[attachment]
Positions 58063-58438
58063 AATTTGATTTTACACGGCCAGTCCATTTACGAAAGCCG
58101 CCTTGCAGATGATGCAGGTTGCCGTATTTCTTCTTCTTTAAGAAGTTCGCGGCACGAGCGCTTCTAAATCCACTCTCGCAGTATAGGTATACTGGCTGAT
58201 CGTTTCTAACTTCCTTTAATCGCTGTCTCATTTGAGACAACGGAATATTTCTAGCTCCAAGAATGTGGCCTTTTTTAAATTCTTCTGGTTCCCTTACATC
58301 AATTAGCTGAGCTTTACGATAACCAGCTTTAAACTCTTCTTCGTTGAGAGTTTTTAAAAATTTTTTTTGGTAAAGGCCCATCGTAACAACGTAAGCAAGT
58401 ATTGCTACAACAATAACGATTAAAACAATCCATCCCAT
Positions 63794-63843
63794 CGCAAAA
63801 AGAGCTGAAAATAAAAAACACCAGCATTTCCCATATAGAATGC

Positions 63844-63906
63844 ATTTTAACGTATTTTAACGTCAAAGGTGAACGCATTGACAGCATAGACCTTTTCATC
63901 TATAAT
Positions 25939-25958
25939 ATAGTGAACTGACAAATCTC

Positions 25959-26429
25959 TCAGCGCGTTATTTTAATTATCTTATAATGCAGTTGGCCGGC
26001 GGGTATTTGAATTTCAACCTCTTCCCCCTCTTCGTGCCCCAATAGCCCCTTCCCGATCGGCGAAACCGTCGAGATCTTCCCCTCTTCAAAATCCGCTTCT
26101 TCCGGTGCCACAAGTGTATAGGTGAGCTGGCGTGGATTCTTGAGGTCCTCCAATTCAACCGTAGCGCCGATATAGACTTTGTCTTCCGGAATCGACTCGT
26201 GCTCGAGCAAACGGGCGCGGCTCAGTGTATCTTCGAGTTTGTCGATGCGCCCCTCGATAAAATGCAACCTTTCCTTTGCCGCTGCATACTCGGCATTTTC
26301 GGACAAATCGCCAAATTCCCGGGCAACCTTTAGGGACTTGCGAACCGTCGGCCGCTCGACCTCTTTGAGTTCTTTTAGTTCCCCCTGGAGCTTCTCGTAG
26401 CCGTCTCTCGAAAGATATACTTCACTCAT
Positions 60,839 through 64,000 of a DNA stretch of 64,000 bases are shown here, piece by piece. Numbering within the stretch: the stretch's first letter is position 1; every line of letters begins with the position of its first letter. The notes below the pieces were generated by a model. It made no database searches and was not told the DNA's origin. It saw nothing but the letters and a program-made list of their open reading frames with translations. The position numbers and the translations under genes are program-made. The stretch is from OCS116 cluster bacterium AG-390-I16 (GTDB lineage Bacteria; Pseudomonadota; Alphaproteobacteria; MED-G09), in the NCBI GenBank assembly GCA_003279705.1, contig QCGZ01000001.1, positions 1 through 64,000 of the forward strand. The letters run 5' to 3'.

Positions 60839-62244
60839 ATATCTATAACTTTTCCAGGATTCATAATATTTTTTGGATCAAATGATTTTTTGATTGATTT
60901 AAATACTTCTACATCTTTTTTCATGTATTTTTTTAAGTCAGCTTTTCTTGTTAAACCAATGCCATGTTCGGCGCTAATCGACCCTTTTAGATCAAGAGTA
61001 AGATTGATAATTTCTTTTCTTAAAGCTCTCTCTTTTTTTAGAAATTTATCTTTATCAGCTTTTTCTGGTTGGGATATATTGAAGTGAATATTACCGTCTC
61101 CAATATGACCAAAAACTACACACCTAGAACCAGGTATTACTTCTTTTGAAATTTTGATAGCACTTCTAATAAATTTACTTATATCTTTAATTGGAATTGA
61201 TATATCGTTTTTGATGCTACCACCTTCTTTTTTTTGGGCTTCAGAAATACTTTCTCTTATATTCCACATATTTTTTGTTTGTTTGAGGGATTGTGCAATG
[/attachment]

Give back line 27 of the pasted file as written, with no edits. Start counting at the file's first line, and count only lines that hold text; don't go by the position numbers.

61101 CAATATGACCAAAAACTACACACCTAGAACCAGGTATTACTTCTTTTGAAATTTTGATAGCACTTCTAATAAATTTACTTATATCTTTAATTGGAATTGA